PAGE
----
How To Spell Mario

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Michael Fassbender

How To Spell Mario

Video games have a way of embedding iconic sound effects into our memories. The simple “ga-ling!” of the Nintendo coin or Mario’s three-note warp-pipe descent can evoke powerful nostalgia. However, when it comes to describing these sounds, we often lack the vocabulary to do so accurately. It might be interesting to attempt to write out phonetic recreations of some of gaming’s most famous sound effects to see what they would look like on the page.

Mario’s Jump

Undoubtedly, the most iconic video game jumping sound effect of all time, Mario’s leap is elastically charged. Its arc is as important as its phonetics—it starts low, then crests up and down, in a perfect sonic representation of the famed plumber’s impossibly springy leap.

Metal Gear Exclamation Point

The sound of dread, the sound of failure: nothing quite sends shocks through the system like the sound of a guard being alerted in Metal Gear. The effect is a bit rounder than expected, with a clear “v” sound.

Halo Shield Recharge

This sound effect is a two-parter—the first, a notification of extreme vulnerability: “dee-dee-dee-dee-dee,” followed, after an excruciating wait, by the lengthy “oooooooommmm” as a Spartan’s shield recharges.

Super Mario Bros. Warp Pipe

The warp-pipe sound from Super Mario Bros. is tricky to spell out due to its warbly quality. However, it can be represented as a series of “garlp”s.

Belmont’s Castlevania Whip

The famous whip of the Belmont clan may not read like a whip, but it sounds like one. It opts for cutting sibilance over explosive consonance.

Doom Demon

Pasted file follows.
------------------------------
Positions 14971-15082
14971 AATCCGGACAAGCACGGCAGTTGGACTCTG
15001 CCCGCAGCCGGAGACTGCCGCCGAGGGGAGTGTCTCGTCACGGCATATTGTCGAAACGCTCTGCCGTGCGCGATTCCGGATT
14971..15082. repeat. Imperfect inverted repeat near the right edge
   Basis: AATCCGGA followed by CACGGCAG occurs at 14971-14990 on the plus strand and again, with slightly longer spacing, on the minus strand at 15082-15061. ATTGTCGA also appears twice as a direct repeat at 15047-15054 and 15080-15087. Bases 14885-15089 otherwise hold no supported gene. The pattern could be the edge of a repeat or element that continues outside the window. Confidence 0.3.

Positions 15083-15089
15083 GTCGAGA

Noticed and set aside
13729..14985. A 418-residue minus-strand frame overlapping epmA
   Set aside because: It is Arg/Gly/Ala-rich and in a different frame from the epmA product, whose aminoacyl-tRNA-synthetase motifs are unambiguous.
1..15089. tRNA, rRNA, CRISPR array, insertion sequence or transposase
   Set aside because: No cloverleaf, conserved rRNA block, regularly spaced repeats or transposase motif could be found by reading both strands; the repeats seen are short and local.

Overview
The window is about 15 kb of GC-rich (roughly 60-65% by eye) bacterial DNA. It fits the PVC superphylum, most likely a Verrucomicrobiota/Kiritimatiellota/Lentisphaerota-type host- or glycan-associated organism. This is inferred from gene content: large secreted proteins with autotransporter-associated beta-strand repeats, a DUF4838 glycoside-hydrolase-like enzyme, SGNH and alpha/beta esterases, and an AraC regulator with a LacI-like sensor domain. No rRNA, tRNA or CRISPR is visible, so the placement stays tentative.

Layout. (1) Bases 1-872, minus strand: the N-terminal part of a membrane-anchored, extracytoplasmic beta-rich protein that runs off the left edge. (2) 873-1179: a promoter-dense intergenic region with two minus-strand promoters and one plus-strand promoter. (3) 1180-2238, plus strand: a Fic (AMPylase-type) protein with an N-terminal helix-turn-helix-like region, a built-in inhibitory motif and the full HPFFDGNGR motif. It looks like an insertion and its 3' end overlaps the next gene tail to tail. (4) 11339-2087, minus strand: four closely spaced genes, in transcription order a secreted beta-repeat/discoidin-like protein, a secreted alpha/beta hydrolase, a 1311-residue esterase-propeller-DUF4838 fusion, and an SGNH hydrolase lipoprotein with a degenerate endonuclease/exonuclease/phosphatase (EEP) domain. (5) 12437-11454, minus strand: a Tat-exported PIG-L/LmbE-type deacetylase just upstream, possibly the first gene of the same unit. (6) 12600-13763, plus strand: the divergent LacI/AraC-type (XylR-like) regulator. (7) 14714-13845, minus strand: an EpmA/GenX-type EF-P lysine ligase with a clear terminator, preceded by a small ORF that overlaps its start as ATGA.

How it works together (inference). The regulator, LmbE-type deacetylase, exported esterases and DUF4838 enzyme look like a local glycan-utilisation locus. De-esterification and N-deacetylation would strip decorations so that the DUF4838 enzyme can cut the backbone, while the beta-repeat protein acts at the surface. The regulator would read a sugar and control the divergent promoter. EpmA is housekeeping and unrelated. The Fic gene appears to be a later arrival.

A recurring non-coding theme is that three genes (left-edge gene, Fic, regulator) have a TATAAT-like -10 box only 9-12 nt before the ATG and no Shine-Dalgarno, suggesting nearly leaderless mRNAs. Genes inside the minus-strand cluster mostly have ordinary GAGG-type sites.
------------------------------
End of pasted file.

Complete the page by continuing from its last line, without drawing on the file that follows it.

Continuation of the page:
The roar emitted by the silly pink demons in Doom as they go in for the attack is very guttural.

Sonic’s Jump

Unlike Mario’s jump, Sonic the Hedgehog’s jumping sound effect is a good deal more ostentatious. It’s a long, rolling “Bloooiiii!” as he spins through the air.

Sonic’s Coin-Grab

Grabbing rings in Sonic the Hedgehog tends to overlap and duplicate as multiple rings are grabbed in quick succession. The sound effect of grabbing a single ring tends to overlap and duplicate as multiple rings are grabbed in quick succession.

Zelda Rupee

The sound effect of finding rupees in The Legend of Zelda games is quite common. It is heard when killing a monster, breaking a rock, or simply pruning some hedges.

Achievement Unlocked

The “achievement unlocked” notification is so tinnily, cutely satisfying that it is practically a reward unto itself.

FAQs

How do you spell Mario’s iconic jump sound effect?

To spell Mario’s iconic jump sound effect, you can use the phonetic representation “elastically charged, starting low, then cresting up and down.”

What is the phonetic representation of Metal Gear’s exclamation point sound?

The phonetic representation of Metal Gear’s exclamation point sound includes a bit rounder effect with a clear “v” sound.

How can the warp-pipe sound from Super Mario Bros. be spelled out?

The warp-pipe sound from Super Mario Bros. can be represented as a series of “garlp”s.

What is the sound effect of grabbing rings in Sonic the Hedgehog?

The sound effect of grabbing rings in Sonic the Hedgehog tends to overlap and duplicate as multiple rings are grabbed in quick succession.

What is the iconic sound effect of finding rupees in The Legend of Zelda games?

The iconic sound effect of finding rupees in The Legend of Zelda games is quite common and is heard when killing a monster, breaking a rock, or simply pruning some hedges.

How would you describe the “achievement unlocked” notification sound?

The “achievement unlocked” notification sound is tinnily, cutely satisfying, practically a reward unto itself.

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